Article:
Democrats call on DHS to allow free calls at ICE detention centers

Democrats call on DHS to allow free calls at ICE detention centers
© Greg Nash

Congressional Democrats on Tuesday called on the Trump administration to allow free calls at Immigration and Customs Enforcement (ICE) detention centers amid the coronavirus pandemic. 

Democrats argued in a letter to acting Department of Homeland Security (DHS) Secretary Chad WolfChad WolfPence addresses 16 new citizens at pre-Independence Day naturalization ceremony Arizona reports record number of new coronavirus cases, deaths DHS deploying new task force to protect monuments ahead of July 4 MORE and acting ICE Director Matthew Albence that free access to calls is necessary for people in detention centers to communicate with people outside as they prepare for immigration court cases. These calls, they said, are especially important after ICE suspended social and legal visits to prevent the spread of the coronavirus. 

“In order to effectively prepare for their immigration court cases, these detainees must communicate with people outside detention who have access to relevant evidence. For those who do have representation in their removal cases, access to meaningful and confidential phone communication with counsel is essential,” Democrats wrote in the letter first shared with The Hill. 


The bicameral letter is led by Sens. Amy KlobucharAmy KlobucharDemocrats: A moment in history, use it wisely The Hill's Coronavirus Report: Rep. Rodney Davis says most important thing White House can do on COVID-19 is give consistent messaging; US new cases surpass 50k for first time The Hill's Coronavirus Report: Stagwell President Mark Penn says Trump is losing on fighting the virus; Fauci says U.S. 'going in the wrong direction' in fight against virus MORE (D-Minn.) and Dick DurbinRichard (Dick) Joseph DurbinHillicon Valley: Facebook takes down 'boogaloo' network after pressure | Election security measure pulled from Senate bill | FCC officially designating Huawei, ZTE as threats Overnight Defense: Democrats blast Trump handling of Russian bounty intel | Pentagon leaders set for House hearing July 9 | Trump moves forward with plan for Germany drawdown Democrats, voting rights groups pressure Senate to approve mail-in voting resources MORE (D-Ill.) and Reps. Jerrold NadlerJerrold (Jerry) Lewis NadlerNadler wins Democratic primary Voters must strongly reject the president's abuses by voting him out this November Clyburn threatens to end in-person coronavirus committee hearings if Republicans won't wear masks MORE (D-N.Y.) and Zoe LofgrenZoe Ellen LofgrenFEC commissioner resigns, leaving agency without a quorum again OVERNIGHT ENERGY: DOJ whistleblower says California emissions probe was 'abuse of authority' | EPA won't defend policy blocking grantees from serving on boards | Minnesota sues Exxon, others over climate change DOJ whistleblower: California emissions probe was 'abuse of authority' MORE (D-Calif.). It is signed by an additional 27 senators and 52 representatives.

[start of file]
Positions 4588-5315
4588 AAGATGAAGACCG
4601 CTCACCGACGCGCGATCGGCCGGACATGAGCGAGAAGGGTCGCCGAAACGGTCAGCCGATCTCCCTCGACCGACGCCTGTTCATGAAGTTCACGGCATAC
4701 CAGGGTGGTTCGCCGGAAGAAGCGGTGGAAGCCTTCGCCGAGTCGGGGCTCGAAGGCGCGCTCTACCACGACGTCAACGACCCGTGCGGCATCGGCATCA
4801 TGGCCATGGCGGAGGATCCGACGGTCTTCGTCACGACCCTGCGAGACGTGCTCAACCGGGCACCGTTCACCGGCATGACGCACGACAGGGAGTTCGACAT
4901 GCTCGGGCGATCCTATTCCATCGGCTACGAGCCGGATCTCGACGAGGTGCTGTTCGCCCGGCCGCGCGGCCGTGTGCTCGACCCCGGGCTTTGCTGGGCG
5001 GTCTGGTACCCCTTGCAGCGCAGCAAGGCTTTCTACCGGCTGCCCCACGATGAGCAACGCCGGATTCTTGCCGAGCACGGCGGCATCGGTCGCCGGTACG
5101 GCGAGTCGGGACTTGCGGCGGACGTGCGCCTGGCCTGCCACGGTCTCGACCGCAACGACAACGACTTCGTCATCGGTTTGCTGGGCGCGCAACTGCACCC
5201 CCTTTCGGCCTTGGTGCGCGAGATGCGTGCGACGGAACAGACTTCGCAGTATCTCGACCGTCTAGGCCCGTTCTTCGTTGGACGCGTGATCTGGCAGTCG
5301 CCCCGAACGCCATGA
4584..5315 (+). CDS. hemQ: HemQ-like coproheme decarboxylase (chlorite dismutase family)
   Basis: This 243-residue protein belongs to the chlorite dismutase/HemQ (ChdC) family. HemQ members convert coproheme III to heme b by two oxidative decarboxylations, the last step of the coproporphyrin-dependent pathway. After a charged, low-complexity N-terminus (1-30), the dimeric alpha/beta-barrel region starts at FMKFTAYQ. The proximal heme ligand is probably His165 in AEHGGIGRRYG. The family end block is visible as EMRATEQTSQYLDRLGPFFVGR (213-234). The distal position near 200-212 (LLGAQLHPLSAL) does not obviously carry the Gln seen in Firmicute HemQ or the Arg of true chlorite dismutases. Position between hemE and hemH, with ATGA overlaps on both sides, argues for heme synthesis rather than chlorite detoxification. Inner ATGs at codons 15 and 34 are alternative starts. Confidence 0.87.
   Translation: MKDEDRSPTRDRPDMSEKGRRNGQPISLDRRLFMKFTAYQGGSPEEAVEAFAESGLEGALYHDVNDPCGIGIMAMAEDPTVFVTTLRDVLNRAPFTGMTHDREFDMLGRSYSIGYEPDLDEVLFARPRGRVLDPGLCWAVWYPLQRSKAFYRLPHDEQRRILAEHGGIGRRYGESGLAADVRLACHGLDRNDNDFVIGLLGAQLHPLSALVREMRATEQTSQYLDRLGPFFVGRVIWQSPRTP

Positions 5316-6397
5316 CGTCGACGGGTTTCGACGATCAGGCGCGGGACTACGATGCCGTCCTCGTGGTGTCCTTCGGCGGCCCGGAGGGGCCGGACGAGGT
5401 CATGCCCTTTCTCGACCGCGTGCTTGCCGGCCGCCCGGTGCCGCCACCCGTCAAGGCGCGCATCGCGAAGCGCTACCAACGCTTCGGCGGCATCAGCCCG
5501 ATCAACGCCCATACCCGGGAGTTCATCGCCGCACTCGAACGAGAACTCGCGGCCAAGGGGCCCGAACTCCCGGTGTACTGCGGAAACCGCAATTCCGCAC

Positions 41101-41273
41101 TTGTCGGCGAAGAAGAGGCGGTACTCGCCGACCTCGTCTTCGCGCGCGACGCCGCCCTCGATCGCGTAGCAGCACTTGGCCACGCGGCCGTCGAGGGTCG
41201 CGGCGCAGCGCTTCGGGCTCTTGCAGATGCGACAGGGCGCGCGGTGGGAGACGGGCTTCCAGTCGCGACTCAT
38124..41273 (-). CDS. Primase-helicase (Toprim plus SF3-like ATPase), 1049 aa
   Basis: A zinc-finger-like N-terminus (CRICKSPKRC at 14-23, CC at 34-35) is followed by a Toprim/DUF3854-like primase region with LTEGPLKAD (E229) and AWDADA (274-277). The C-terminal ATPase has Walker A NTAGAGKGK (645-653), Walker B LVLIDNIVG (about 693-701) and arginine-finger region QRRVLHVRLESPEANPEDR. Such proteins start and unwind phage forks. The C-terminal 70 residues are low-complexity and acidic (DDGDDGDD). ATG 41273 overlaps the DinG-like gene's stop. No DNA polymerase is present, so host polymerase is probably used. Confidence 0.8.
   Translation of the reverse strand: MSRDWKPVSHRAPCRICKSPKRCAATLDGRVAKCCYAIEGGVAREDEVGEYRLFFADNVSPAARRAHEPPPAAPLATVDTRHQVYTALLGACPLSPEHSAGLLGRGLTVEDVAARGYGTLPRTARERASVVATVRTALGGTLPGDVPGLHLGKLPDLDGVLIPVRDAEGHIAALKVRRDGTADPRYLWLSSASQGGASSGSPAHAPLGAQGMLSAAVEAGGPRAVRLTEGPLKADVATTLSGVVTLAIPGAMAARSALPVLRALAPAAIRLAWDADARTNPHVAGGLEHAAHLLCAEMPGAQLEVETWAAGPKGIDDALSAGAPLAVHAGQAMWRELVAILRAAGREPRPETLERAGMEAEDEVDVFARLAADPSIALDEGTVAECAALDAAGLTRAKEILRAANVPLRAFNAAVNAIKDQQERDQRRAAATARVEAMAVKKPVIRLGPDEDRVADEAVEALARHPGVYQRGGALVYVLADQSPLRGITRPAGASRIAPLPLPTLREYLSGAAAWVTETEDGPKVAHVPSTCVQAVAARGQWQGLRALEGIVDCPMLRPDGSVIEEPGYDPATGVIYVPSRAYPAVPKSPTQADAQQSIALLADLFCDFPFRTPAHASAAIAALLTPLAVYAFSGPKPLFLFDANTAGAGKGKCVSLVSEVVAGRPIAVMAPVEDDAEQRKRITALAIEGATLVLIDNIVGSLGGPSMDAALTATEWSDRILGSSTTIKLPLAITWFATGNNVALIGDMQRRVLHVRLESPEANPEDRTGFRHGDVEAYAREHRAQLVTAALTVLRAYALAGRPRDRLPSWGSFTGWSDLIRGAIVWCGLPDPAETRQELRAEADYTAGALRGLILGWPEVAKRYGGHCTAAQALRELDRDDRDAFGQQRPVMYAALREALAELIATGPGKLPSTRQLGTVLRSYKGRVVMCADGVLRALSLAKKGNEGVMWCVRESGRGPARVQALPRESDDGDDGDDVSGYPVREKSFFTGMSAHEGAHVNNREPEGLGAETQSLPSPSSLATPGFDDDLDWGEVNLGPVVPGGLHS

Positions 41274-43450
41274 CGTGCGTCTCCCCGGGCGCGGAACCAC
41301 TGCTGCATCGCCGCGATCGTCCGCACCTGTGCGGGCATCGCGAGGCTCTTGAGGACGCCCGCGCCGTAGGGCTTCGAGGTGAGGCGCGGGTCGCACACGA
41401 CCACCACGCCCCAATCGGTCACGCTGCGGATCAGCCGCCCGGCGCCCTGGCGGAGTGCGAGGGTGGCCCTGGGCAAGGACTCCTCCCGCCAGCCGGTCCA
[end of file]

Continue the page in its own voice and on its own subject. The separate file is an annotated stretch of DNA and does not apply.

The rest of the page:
The lawmakers noted the “crowded, unsanitary conditions” that they said put detainees and detention center staff at high risk of COVID-19 infections.

ICE spokeswoman Danielle Bennett said in a Wednesday statement that the agency began providing 520 minutes of free calls per month to detainees on April 22 at all facilities served by Talton Communications, which she said includes about 57 percent of the ICE-detained population. 

She said ICE has been negotiating with other facilities to allow the same. 

“ICE recognizes the substantial impact of curtailing personal visitation during the pandemic, and continues to facilitate communication with families through extended access to telephones, teleconferencing, video visitation and email with extended hours where possible,” Bennett said in an email. 


There are 1,073 confirmed COVID-19 cases among detainees across ICE facilities, according to ICE data

Democrats said they “appreciate” that ICE officials told congressional staff earlier this month that they are providing 520 free minutes per month for each person in detention, but the lawmakers said the policy has not been enforced. 

“According to information received by Congress, many facilities have not provided any free minutes, some have provided fewer than 520 minutes, and others have provided detainees with 13 free, ten-minute calls per week — but prohibit detainees from carrying over unused minutes,” they wrote. 

The democrats are calling on DHS and ICE to take “immediate action” to ensure ICE facilities implement the free phone minutes policy. They also asked DHS to supply them with information regarding the implementation of the policy.

—Updated Wednesday at 1:58 p.m.